Do you want to be made well? That is Jesus’s question to the man by the pool at Beth-zatha, and that is Jesus’s question to you today. Do you want to be made well? Do you want socially to be made well? Do you want personally to be made well? Do you want your world? Your society? Your relationships? Even your body to be made well? If so, then start by seeing things as they really are. When I build a shrine to my old wound, I perpetrate the fiction that you are guilty and that I am innocent. But all of us are somewhat guilty, and none of us is perfectly innocent. Only as we accept the parts of ourselves that we would turn from and deny, only then will we be open to the healing that Jesus offers the man by the pool in our story, to our nation, to the world, and to you and me this morning.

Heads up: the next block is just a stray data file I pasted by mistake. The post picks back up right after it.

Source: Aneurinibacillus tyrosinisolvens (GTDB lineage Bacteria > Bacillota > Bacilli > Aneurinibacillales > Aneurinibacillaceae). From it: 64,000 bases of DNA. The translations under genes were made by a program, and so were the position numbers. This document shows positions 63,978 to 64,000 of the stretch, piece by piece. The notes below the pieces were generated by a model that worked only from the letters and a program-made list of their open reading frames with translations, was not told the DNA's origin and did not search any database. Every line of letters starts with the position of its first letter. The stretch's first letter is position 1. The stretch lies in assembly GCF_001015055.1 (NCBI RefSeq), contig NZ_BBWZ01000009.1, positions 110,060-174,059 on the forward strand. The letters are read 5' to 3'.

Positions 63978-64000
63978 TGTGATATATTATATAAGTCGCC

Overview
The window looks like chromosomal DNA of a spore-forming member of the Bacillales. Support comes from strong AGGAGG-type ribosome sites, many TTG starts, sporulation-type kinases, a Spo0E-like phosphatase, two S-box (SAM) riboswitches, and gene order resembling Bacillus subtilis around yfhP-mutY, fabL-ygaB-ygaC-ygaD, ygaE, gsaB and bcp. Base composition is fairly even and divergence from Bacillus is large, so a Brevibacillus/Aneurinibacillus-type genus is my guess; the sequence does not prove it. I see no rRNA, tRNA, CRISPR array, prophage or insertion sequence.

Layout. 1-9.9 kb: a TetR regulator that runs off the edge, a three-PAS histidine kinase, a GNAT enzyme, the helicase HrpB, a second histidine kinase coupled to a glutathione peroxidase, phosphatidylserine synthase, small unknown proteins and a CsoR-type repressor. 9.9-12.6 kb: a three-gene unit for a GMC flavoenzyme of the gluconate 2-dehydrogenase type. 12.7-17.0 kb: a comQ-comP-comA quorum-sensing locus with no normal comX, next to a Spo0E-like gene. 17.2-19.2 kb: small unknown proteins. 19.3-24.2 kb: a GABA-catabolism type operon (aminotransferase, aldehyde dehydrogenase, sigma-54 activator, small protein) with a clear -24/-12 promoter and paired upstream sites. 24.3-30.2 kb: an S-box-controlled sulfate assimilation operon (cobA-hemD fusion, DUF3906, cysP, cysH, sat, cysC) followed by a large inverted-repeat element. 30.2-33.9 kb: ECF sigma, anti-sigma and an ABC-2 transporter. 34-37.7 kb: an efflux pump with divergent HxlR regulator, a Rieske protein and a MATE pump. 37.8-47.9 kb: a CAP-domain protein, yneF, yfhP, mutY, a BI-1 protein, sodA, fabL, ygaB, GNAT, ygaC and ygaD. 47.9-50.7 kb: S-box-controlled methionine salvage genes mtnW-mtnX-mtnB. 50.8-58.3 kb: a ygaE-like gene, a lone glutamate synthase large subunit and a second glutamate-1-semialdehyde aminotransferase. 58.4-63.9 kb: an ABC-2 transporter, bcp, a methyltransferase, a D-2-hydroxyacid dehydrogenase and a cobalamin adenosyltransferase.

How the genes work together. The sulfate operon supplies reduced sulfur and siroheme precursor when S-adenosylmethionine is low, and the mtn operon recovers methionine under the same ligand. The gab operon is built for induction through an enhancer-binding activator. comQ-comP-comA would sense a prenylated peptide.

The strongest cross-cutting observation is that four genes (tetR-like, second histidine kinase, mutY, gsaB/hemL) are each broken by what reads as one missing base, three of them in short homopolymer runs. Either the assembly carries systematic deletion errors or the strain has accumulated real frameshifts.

Dean Hall continues by discussing what he might consider a good “summary” of the good news of the Gospel. He uses the collect of the day appointed for the sixth Sunday of Easter as good attempt at summarizing what the gospel is all about:

O God, you have prepared for those who love you such good things as surpass our understanding: Pour into our hearts such love towards you, that we, loving you in all things and above all things, may obtain your promises, which exceed all that we can desire…

It is my prayer that each of us, those who are filled with love and faith, those of us who are filled with cynicism and anger, and especially those of us who have made shrines of our wounds, may be filled with such love towards God and towards each other that we may transform our world, one step at a time, into a world that overflows with caring, loving people. Hey, a guy can dream, right?